D.C does every single thing the rest of the country does, boasting a population size of around 712,816 citizens (2020) and paying more taxes than 23 states in federal taxes mixed with them paying more in overall federal taxes per capita than every other state. Despite this fact, D.C still does not have a right to vote on congressional decisions  — so they do not have a right to decide where their own money is dedicated to, money that should be spent on what every state agrees on. D.C has a congresswoman too, Eleanor Holmes Norton, who attends meetings and speaks for D.C as a delegate, but she cannot cast a single vote. She is not the only delegate present in these meetings, but she represents the only territory attached directly to our country. As of 2020, D.C boasts over 11,000 soldiers actively in the military. D.C is also still included within selective service, meaning citizens can be drafted despite them not being able to fully control their voting rights. It is also not as if citizens do not care about this issue, they very much do — with their license plates reading: ‘TAXATION WITHOUT REPRESENTATION’ — going directly against the American saying of “No taxation without representation”, a bold piece of political protest.

Despite the idea of statehood being labeled as a constitutional issue and nothing more, it is essentially a political issue at best. The whole American political system is based on a two party system, Republicans and Democrats — this two party system controls every single aspect of American political decisions, including D.C statehood. The main problem at hand is mainly a problem towards Republicans, who believe that D.C statehood would place them under a massive political disadvantage — D.C would become a blue state due to the overwhelmingly historical democrat vote, which makes complete sense due to their geo-political situation. When Alaska and Hawaii were admitted as states, one was a red state and one was a blue state — leading to a political balance. The other needed solution for D.C statehood to work in a political way is the inclusion of an equal republican state, leading to 52 states. The most commonly suggested induction into statehood is Puerto Rico, however their views on statehood are complex and rooted in a long and messy history meant for another article in itself.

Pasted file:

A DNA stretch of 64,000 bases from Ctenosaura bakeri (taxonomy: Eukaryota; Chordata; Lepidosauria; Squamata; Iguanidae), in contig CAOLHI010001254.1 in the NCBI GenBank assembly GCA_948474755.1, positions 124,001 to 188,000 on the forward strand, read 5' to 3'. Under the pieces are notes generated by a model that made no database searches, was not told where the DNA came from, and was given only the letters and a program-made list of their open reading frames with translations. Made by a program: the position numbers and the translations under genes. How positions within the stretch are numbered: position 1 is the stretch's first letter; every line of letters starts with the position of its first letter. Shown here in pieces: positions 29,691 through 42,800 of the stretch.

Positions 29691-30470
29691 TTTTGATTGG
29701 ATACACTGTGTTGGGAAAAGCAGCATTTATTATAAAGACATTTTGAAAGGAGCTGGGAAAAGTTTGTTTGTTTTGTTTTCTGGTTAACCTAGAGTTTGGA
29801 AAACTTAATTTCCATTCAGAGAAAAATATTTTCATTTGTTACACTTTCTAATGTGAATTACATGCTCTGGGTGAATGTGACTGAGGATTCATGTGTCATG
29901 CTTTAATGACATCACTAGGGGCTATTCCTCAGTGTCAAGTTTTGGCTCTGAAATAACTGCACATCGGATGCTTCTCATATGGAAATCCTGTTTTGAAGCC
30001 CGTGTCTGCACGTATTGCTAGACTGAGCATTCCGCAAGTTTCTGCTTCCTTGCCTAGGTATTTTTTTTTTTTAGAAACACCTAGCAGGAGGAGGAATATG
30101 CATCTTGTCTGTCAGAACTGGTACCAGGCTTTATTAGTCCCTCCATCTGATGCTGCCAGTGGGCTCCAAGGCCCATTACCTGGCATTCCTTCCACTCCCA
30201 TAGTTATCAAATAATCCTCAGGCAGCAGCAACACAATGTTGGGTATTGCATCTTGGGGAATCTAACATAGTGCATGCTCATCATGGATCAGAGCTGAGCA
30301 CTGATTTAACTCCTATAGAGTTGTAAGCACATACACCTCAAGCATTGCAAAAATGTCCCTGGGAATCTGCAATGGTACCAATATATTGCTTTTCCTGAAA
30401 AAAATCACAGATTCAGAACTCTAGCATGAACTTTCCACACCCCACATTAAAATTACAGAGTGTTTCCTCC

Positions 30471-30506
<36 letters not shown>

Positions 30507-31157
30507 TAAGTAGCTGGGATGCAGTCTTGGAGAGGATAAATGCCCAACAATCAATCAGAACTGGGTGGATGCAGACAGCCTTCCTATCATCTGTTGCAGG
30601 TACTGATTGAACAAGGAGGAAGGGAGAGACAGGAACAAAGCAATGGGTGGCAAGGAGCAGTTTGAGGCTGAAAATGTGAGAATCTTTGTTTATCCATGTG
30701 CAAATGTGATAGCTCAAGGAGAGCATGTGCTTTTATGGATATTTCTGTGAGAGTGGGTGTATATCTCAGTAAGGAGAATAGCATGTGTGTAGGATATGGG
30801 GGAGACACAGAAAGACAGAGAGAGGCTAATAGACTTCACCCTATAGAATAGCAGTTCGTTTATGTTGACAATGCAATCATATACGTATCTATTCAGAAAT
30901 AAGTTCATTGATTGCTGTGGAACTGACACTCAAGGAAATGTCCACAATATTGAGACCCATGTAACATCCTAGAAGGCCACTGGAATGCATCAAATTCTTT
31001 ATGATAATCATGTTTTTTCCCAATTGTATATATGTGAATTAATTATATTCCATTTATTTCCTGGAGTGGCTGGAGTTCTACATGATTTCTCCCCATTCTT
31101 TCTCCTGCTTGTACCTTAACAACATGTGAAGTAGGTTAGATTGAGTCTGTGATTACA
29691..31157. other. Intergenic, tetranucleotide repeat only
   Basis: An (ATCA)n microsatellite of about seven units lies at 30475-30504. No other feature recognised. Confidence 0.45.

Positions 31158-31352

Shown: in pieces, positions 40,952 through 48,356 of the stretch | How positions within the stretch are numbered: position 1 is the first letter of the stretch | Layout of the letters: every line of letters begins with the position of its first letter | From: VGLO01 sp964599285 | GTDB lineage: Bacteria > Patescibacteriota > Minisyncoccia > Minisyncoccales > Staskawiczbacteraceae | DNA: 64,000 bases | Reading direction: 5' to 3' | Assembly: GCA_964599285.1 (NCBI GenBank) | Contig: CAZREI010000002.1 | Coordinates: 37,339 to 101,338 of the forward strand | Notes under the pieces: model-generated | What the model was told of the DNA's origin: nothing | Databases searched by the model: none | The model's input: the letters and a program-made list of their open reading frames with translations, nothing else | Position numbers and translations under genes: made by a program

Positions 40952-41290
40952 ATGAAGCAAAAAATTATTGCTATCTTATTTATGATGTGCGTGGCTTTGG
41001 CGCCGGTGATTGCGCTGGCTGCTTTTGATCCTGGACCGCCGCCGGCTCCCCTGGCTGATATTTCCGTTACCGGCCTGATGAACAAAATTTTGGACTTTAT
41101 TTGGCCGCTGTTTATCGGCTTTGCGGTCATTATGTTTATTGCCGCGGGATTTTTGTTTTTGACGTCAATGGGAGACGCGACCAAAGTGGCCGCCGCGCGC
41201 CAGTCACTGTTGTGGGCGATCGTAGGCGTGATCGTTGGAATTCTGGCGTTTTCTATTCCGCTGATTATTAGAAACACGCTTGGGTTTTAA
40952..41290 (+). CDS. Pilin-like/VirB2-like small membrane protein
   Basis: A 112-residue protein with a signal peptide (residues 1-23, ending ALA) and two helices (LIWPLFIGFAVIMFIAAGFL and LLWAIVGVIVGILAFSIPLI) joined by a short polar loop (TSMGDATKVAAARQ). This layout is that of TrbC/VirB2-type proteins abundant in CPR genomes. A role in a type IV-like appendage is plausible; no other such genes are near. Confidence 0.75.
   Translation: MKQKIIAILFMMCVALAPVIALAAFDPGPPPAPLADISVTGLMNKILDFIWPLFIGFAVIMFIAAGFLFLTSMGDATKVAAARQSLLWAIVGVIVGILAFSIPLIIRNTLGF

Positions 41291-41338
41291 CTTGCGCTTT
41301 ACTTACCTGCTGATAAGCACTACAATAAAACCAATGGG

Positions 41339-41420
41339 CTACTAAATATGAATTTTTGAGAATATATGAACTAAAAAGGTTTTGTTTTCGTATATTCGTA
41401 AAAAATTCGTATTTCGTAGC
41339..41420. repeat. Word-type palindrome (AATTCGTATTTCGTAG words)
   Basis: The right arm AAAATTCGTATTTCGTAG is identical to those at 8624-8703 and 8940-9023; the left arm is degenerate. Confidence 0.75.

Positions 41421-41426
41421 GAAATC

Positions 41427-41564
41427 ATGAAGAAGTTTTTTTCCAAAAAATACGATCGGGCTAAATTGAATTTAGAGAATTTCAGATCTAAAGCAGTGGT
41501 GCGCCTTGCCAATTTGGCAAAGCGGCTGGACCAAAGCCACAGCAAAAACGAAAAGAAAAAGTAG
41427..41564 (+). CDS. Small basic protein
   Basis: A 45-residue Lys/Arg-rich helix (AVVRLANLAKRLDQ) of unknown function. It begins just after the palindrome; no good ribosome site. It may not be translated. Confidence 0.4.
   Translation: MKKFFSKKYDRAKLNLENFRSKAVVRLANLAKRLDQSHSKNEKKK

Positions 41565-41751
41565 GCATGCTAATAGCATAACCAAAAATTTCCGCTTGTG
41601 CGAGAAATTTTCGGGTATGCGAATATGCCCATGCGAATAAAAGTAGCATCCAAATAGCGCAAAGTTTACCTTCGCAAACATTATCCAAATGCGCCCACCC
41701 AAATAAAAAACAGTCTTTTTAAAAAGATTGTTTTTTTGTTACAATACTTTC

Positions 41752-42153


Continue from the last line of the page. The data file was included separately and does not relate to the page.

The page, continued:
In a country built on the concept of no taxation without representation and equal rights for all, it is disgusting knowing the government actively treats a section of its own people as secondary citizens who have no access to decide what their money goes to — these citizens will not just leave either, they love their city and the culture it has created. D.C’s fight for statehood is not just a political mess, but a civil rights issue undermining a whole city’s human rights that were outlined by the U.S government, an issue overlooked for over two centuries. 

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About the Contributor
Quinn Patella
Quinn Patella, Consulting Editor
Quinn Patella is a senior at Quakertown High School and is an editor and a teacher's assistant. Quinn has a passion for Op-Ed articles and opinionated topics, writing about controversial and debated ideas. Outside of journalism, Quinn focuses on English and music -- fronting an indie rock band and releasing solo music on the side. His goal this year is to get accepted into a college he likes.